I honestly don’t know if it was time for Mr. Nowak to move on. What I do know is this:

Had the SLO Symphony’s board handled this termination in a thoroughly professional and upright manner there would have been a great deal less backlash from community members. The board didn’t and every time it publicly communicates on this matter, it compounds its original sophomoric, ham-fisted action.

Further, the tenor of the BODs public communiques also suggests that problems reside within that body. Problems serious enough to warrant attention from SLO Symphony supporters and benefactors.

I applaud CCN for sharing this story and I certainly hope Mr. Nowak the best-I love the idea of a new orchestra. Interesting stand in the tribune when they were so very critical of the way the SLO Symphony Board handled the situation – which I agree was fairly inept and secretive. The parallel that I want to draw is the reaction the Tribune took when this very, very similar incident occurred in Morro Bay with their city attorney and city manager. Remember the stance the Tribune took at that point – full defense of irons, smuckler and christine johsnon for their actions, even though there was little if any transparency and significant support for those city staff from the -as I recall 200+ supporters at a meeting called within 24 hours. Hmm, as an editor, does the tribune really feel there should be transparency or do they pick and choose when transparency should be applied, I believe the later.

Sounds like a typical nonprofit fight where one diligent member raises funds (Nowak) for a specific cause and then another (jealous) board member/members (Feingold) literally attacks the orignal fund raiser trying to steal even a little bit of credit for raising it and, in this case, the entire amount of money. Feingold’s actions are typically done under the guise of “being for the sake of the entire organization” when in fact it is really “to make me look better and justify my job.” It’s also an admission that he can’t ever allow someone else’s success since he feels that it would be admitting his own failure since he is so starved for recognition. And then his ultimate move-fire the poor guy who raised the funds to begin with because “he is not a team player.”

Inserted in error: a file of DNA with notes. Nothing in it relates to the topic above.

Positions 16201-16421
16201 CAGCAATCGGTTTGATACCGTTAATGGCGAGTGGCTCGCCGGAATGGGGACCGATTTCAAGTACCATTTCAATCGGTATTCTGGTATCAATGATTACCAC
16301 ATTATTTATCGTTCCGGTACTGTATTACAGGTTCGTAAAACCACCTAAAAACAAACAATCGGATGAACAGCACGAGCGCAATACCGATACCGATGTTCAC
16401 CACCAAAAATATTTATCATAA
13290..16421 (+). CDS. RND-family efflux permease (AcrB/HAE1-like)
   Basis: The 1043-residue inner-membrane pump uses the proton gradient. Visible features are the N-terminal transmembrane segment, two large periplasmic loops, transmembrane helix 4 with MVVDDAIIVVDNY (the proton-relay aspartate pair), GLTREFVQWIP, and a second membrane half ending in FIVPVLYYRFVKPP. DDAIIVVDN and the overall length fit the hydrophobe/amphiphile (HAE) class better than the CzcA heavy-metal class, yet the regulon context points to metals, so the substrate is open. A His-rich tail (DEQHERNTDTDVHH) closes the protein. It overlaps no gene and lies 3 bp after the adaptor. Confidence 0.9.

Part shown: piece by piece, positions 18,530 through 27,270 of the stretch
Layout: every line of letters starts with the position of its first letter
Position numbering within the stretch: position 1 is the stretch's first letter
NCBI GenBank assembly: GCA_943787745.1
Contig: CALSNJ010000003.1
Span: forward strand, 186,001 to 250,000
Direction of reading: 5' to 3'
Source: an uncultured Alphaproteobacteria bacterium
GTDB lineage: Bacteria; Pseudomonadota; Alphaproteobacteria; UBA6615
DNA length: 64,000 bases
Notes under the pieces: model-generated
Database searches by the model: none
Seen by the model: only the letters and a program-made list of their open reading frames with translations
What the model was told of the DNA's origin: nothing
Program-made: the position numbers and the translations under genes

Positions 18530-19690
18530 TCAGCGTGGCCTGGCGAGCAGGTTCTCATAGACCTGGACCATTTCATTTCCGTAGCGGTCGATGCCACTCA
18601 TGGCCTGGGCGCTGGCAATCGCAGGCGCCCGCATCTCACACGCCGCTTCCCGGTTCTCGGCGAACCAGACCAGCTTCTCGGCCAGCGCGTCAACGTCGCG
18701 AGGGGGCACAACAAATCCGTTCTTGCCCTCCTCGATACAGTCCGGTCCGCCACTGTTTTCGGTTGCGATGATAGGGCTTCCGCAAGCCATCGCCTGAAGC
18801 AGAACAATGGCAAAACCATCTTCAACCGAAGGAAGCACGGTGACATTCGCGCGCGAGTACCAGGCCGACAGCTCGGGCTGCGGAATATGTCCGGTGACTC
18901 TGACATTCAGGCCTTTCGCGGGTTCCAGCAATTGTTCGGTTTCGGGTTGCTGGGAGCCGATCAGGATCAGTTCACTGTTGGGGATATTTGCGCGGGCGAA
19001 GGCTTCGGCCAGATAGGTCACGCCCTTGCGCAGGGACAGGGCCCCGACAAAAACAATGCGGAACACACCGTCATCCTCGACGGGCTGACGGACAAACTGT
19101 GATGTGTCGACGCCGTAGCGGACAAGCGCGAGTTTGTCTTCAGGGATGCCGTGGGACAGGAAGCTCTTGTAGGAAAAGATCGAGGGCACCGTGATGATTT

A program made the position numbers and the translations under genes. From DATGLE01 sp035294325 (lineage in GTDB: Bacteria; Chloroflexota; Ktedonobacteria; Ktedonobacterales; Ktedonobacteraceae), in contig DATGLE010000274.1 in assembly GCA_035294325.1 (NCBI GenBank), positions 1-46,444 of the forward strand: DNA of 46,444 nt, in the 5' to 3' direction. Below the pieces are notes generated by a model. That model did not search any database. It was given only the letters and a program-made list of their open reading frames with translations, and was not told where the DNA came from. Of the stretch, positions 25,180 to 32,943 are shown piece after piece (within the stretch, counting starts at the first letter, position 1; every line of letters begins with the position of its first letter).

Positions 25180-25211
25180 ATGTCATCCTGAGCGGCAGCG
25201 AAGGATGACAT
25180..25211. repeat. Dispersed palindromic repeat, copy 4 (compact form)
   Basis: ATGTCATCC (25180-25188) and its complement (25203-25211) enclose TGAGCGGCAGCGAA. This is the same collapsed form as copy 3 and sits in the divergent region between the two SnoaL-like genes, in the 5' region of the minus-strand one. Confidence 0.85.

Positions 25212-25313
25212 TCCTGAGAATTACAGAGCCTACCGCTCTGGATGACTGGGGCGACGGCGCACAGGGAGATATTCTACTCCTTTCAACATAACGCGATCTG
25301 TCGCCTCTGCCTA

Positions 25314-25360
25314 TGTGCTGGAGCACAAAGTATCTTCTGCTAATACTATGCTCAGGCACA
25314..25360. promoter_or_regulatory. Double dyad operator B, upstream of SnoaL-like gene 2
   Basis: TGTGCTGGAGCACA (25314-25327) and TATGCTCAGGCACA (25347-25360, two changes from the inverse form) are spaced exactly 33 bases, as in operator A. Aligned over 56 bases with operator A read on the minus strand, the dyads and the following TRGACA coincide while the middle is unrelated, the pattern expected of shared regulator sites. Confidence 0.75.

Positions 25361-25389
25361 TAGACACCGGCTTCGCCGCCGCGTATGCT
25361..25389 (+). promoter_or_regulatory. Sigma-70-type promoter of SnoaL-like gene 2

Sounds like since Feingold can’t park his ego at the door when he takes a job like this and puts himself as more important that the organization, the public should beware that this guy lacks ethics and to not contribute to the organization as long as he is in charge. Or simply can him.

There is an additional agenda here on the part of Feingold in my opinion. Nowak arranged for the funds to be donated to the summer string workshop. Feingold then lied to arrange having the funds donated to the “General Fund”, thus allowing Feingold to utilize and direct the funds as he desired rather than be limited to earmarking them only for the intended use.

Set up a match in the octogan between these 2 while the symphony plays the William tell overture. I’d pay to see it, and maybe they could raise enough money so they could stop bilking old ladies out of their savings.